Also speaking, a former NBC DG, Emeka Mba, said a pay-per-view (PPV) model is not the same and is very different from the pay-as-you-go (PAYG) model.
“The PPV model allows a subscriber to watch some special one-off events, usually of the high-ticket variety in sports and entertainment, by paying for such events in addition to having an active subscription. Pay-As-You-Go accommodates a metered mode of service, where consumers are billed only for the service they consume and not for a fixed period.
“The desire by this Committee to adopt PPV is further challenged by the nonexistence of any technology that can detect and or determine the viewers are tuned in per time. Once it is impossible to have this knowledge, billings based on “per view” become difficult if not almost impossible,” he said.
Making his presentation, the CEO of Billsbox Services, Dr Monday Michaels Ashibogwu, said the assumptions around PPV being better were incorrect and are underpinned by a misunderstanding of the model.
“The simple definition of PPV is a system under which a viewer is required to pay a certain fee for viewing special programmes such as live events or sports. The programme is broadcast at the same time to everyone subscribing to PPV service. Examples of content available on PPV include big-ticket boxing, WWE, UFC
“Pay-Per-View (PPV) means the viewer pays for only what is watched at a fixed broadcast time. The addition of PPV to a package grants viewers access to programmes on a pay-per-view basis. In fact, this means that viewers purchase individual programmes they desire to watch on a specific PPV channel. The payment is specifically for a programme, show or event.
“Most prominent of PPV offerings are sporting events such as WWE, boxing UFC and other live event shows. That the programmes are broadcast live means that they run at a fixed time and are not subject to the control of the television package owner, who is more or less a vendor. PPV is essentially a pay-as-you-use feature that is added on, upon payment for specific content, to a pay television package. It is a stand-alone.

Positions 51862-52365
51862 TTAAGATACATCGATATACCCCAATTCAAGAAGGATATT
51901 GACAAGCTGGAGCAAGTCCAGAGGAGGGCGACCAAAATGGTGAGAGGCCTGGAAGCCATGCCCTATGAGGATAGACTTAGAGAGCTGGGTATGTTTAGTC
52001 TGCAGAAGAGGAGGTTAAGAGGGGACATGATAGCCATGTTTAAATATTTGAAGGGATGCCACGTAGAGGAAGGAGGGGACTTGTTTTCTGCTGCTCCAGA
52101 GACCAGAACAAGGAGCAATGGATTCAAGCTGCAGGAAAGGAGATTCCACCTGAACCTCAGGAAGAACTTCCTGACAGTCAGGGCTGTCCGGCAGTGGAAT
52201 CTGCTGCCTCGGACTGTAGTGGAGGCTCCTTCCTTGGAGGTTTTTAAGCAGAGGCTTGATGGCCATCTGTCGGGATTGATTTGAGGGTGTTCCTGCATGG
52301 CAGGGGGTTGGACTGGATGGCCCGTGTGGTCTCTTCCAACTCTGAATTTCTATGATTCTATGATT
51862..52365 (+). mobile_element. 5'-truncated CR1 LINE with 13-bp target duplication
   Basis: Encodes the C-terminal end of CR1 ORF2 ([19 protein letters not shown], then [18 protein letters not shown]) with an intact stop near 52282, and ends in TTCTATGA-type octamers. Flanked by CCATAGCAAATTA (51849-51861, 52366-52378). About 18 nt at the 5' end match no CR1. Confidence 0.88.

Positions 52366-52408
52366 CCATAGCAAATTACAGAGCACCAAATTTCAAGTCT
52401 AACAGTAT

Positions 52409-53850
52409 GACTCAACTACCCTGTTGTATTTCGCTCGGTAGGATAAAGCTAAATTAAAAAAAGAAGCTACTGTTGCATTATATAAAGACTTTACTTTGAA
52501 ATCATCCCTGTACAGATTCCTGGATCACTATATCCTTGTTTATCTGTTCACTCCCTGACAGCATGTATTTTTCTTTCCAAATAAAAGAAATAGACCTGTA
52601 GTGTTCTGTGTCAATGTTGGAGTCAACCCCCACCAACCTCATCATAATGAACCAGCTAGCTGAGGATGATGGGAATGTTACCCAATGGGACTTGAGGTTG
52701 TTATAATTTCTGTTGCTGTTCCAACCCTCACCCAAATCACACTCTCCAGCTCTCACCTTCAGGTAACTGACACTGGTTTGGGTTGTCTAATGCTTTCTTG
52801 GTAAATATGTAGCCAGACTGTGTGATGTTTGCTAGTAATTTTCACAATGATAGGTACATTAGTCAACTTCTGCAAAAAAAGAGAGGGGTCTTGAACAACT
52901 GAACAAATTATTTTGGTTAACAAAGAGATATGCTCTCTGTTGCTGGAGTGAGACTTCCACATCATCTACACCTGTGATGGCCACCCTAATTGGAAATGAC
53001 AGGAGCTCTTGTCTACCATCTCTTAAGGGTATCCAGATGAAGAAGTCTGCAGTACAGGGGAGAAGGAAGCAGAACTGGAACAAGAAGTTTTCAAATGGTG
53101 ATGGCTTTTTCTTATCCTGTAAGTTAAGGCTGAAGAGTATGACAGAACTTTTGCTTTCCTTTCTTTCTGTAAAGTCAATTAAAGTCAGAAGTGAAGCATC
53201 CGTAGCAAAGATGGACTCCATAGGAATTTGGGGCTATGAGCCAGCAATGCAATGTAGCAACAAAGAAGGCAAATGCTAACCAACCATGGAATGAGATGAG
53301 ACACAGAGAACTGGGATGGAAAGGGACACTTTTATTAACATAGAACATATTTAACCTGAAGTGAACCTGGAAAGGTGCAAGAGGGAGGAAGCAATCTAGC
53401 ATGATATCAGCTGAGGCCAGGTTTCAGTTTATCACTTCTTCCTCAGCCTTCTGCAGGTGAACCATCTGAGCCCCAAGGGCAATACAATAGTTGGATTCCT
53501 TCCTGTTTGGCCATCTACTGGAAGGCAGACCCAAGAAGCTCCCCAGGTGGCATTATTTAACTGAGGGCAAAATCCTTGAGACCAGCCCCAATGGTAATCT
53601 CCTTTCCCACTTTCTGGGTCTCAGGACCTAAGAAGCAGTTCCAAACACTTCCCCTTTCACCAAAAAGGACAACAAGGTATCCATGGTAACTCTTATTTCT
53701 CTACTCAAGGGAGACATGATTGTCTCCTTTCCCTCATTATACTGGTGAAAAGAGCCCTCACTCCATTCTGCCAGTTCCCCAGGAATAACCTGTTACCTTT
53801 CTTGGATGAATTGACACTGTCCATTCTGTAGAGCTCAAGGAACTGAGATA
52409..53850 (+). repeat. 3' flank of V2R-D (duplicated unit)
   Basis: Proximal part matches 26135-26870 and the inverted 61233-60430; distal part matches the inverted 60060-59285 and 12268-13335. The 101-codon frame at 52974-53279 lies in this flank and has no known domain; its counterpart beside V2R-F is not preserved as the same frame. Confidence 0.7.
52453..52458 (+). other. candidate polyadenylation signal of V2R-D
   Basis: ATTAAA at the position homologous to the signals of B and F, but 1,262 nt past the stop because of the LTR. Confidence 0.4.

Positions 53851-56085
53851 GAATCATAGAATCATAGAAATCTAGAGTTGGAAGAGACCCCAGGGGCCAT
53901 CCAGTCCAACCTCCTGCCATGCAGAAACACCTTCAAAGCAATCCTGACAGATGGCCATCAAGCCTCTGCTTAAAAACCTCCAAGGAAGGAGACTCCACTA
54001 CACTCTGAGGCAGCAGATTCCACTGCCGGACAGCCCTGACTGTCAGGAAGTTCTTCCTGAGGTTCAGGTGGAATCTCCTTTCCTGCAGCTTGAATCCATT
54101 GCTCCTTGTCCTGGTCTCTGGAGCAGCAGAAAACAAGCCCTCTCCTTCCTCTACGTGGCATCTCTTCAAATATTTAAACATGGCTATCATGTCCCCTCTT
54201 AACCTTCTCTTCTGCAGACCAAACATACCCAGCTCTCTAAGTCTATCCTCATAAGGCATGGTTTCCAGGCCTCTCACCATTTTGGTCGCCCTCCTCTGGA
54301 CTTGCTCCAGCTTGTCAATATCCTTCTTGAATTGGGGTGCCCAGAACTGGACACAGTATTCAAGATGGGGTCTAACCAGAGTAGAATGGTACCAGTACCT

“While it is commendable that the Senate cares about consumers, there must also be empathy and care for businesses. It will do the country no good for foreign investors to get the feeling that an arm of the Nigerian government is an adversary of investors. It is our hope that your investigation will throw light to the market realities, regulatory framework and international best practice, “Ashibogwu added.
The Coordinator, Nigerian Viewers Collective, Mr Anthony Iyare, said Nigeria must desist from inflicting further pains on the economy via strangulating the operations of Pay-TV operators.
“We are aware that inflation in the country is now over 20 per cent, the highest in 17 years. The content which they offer is bought in dollars and there has been a geometric drop in the value of the naira to the dollar. The government itself has increased the prices for almost all its services.
“The prices of services and consumer goods, including household ones, have risen astronomically and continue to do so in the last three years. Local and international economic dynamics are responsible.
“Pay TV service providers are not insulated from economic vagaries. Even the government, part of which the esteemed committee is, has raised the pump price of fuel. Diesel and aviation fuel prices have shot up beyond belief.
“The broadcast sector, which includes Pay TV companies, was ignored when palliative measures given to other sectors at the time Covid-19 came to shred finances. For them to remain in business and to continue to maintain the same standards or improve on such, requires them to charge rates that reflect economic realities. Pay TV service providers are victims as much as their subscribers or customers,” he added.
The Senate ad hoc committee chairman, Sen Aliyu Sabi Abdullahi, said they don’t want to undermine the freedom of the Pay-Tv, but that in a span of six years, their tariff has increased by 55 per cent.
“We need to have price regulation. Price increases need to be regulated. NBC from all intent and purpose are the problem of the country when it comes to Pay TV,” Sabi said.
Senate president, Ahmad Lawan, who was represented by the Senate leader, Abdullahi Ibrahim Gobir, said Nigerians will always go for services that are good and affordable.